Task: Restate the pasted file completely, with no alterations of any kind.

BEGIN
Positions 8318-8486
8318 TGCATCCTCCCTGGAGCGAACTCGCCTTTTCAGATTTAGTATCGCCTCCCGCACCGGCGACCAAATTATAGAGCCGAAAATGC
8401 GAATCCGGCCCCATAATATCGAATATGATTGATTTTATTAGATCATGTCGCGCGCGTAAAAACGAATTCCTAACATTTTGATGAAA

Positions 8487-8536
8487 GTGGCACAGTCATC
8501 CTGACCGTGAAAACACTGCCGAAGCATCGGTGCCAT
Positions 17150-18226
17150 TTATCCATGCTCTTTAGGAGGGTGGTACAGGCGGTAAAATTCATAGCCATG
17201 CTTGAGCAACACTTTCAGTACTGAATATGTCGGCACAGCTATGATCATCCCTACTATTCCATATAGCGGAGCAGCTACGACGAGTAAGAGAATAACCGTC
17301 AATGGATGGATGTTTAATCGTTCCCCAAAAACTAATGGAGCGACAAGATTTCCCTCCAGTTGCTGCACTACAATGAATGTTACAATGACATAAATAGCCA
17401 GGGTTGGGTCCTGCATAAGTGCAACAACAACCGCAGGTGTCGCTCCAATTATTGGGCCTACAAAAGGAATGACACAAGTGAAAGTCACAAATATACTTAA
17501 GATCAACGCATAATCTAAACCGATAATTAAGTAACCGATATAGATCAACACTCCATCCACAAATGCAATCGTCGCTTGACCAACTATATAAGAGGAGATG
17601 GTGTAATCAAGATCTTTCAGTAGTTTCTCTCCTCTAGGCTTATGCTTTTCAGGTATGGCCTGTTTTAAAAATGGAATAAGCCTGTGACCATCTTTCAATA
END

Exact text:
Positions 8318-8486
8318 TGCATCCTCCCTGGAGCGAACTCGCCTTTTCAGATTTAGTATCGCCTCCCGCACCGGCGACCAAATTATAGAGCCGAAAATGC
8401 GAATCCGGCCCCATAATATCGAATATGATTGATTTTATTAGATCATGTCGCGCGCGTAAAAACGAATTCCTAACATTTTGATGAAA

Positions 8487-8536
8487 GTGGCACAGTCATC
8501 CTGACCGTGAAAACACTGCCGAAGCATCGGTGCCAT
Positions 17150-18226
17150 TTATCCATGCTCTTTAGGAGGGTGGTACAGGCGGTAAAATTCATAGCCATG
17201 CTTGAGCAACACTTTCAGTACTGAATATGTCGGCACAGCTATGATCATCCCTACTATTCCATATAGCGGAGCAGCTACGACGAGTAAGAGAATAACCGTC
17301 AATGGATGGATGTTTAATCGTTCCCCAAAAACTAATGGAGCGACAAGATTTCCCTCCAGTTGCTGCACTACAATGAATGTTACAATGACATAAATAGCCA
17401 GGGTTGGGTCCTGCATAAGTGCAACAACAACCGCAGGTGTCGCTCCAATTATTGGGCCTACAAAAGGAATGACACAAGTGAAAGTCACAAATATACTTAA
17501 GATCAACGCATAATCTAAACCGATAATTAAGTAACCGATATAGATCAACACTCCATCCACAAATGCAATCGTCGCTTGACCAACTATATAAGAGGAGATG
17601 GTGTAATCAAGATCTTTCAGTAGTTTCTCTCCTCTAGGCTTATGCTTTTCAGGTATGGCCTGTTTTAAAAATGGAATAAGCCTGTGACCATCTTTCAATA